The hypocrisy at the Media Research Center truly knows no bounds.
In a Dec. 23 NewsBusters post, Tim Graham complains that a gun-control advocate likened "gun-rights advocates" to terrorists and that NPR host Terry Gross "explicitly comparing the war on terror to the government’s war on gun rights." Not that Graham can name any actual concrete proposal by the government that would qualify as a "war on gun rights."
Then, the very next day -- the very next day! -- Tom Blumer likens journalists to terrorists:
What similarities are there between a domestic terrorist organization and the alleged journalists at the Journal News headquartered in White Plains, New York? At least two biggies: total lack of respect for privacy and complete disregard for others' safety.
Blumer is upset that a New York newspaper published a map of concealed-carry permit holders in its area, claiming that it "Gives criminals an easy roadmap for identifying homes from which they might steal guns" and "identifies who doesn't have 'pistols' as targets who will likely be less able to resist robbery, assault, or worse, both at home and especially in public." Blumer does concede, however, that this information was already public before the newspaper published it.
So, essentially, Blumer is calling a newspaper a terrorist organization for publishing publicly available information. But you already knew that the MRC is an anti-media organization.
If it was bad for Terry Gross and her guests to invoke terrorism, why is it OK for Blumer to do so, just a few posts away from where his rhetorical device was denounced?
WND's 'Man of the Decade' Timing Is A Bit Off Topic: WorldNetDaily
A Dec. 20 WorldNetDaily article by Taylor Rose rather peculiarly touts Rep. Ron Paul as WND's "Man of the Decade":
WND’s “Man of the Decade” award is designated for the man who has, over many years, done the most to represent goodness, perseverance, manliness and character. The recipient should be someone prominent enough to have had an impact on wider American and global opinion. Their successes and failures for the year are to be weighed and considered.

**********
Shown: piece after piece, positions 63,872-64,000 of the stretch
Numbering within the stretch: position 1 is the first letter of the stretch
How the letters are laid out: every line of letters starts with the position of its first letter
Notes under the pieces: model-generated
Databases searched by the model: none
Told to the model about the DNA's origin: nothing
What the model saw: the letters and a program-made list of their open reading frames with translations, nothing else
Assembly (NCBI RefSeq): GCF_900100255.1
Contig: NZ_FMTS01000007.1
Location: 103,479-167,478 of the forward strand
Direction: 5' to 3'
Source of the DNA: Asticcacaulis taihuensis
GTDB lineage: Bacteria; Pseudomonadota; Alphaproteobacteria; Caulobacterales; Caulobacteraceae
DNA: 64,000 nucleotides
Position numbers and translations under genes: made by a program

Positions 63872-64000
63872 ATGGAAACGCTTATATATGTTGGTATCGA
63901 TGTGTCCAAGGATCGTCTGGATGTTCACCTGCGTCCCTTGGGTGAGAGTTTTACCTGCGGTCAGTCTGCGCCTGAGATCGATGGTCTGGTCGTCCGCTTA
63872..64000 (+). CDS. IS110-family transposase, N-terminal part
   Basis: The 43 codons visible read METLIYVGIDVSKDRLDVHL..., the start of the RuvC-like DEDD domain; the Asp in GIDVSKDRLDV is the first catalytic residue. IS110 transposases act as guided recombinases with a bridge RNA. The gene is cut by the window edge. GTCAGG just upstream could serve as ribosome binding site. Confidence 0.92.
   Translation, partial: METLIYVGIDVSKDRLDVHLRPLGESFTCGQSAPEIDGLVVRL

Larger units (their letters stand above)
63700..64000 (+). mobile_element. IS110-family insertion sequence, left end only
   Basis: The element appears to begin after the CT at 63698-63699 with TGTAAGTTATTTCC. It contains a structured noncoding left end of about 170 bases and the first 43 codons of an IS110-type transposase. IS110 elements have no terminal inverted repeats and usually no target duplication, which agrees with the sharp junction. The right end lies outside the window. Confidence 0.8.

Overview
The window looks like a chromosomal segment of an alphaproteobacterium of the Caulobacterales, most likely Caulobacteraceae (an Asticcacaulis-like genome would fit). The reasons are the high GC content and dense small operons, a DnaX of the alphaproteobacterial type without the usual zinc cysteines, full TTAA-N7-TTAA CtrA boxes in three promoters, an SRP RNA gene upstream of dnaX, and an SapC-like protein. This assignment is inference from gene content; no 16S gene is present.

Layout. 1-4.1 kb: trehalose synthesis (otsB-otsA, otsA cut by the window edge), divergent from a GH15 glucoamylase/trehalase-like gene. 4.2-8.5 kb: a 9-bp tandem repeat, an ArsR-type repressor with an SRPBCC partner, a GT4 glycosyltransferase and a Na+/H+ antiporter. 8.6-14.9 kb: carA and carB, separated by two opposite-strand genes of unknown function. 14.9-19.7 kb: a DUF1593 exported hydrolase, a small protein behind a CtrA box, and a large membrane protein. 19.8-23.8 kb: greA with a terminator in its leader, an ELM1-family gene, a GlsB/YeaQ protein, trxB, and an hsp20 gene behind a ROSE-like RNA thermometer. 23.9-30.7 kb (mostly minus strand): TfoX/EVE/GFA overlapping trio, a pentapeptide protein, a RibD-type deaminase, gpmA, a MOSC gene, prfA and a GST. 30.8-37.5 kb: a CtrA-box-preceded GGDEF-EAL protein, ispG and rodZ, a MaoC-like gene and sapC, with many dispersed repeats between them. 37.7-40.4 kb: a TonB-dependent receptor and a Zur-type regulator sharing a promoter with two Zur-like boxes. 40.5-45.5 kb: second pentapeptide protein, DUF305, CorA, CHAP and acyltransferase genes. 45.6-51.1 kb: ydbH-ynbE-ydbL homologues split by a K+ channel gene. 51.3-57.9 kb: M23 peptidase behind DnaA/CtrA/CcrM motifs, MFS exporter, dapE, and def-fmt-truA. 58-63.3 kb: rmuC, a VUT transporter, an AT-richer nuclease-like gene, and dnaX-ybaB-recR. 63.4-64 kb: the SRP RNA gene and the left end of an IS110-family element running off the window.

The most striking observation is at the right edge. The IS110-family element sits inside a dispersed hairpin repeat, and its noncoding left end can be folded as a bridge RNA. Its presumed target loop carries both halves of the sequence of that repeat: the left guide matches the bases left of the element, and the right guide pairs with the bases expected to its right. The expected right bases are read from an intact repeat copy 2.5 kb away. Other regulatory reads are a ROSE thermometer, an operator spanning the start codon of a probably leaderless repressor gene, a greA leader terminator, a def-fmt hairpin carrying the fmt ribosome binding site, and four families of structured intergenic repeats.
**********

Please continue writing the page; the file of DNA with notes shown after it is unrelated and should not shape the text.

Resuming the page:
There were no runners-up considered in the category.
What Rose doesn't explain: Why a "Man of the Decade" now? It's not a year ending in zero, which is when decade-long honors are given. It doesn't coincide with anything at WND, which is celebrating its 15th anniversary this year. It has never given such an award before that we can remember.
Given that nobody else was considered for this so-called award, it seems likely that WND just wanted to give some kind of award to Paul before he left Congress at the end of the year, logic be damned.
MRC's Graham Thinks Wash. Post Just Invented 'Saturday Night Massacre' Term Topic: NewsBusters
Tim Graham spends a Dec. 20 NewsBusters post having a hissy fit over the Washington Post's story on the death of right-wing jurist Robert Bork noting his key role in President Nixon's "Saturday Night Massacre" firing of special prosecutor Archibald Cox:
In the immediate aftermath of a real massacre, couldn't the Post back off its ancient ideological hissy fits and acknowledge that firing a special prosecutor -- and the resignation of several officials who didn't want to do the firing -- is not comparable to Adam Lanza mowing down first-graders? Could there be a one-week grace period on overheated Watergate metaphors? Apparently not. When liberal justices die, do they discuss the actual "massacre" of American abortion they legalized?
Is Graham really not aware that the Post did not just invent the term "Saturday Night Massacre" to describe Bork's actions? That it has been called such since shortly after the incident in 1973? It's even in the Encyclopedia Brittanica, for Pete's sake.
The Post was not making a comparison, they were calling it what is has always been called. Is Graham really that stupid, or is he just so desperate to find sometyhing to attack that he felt he had to do this?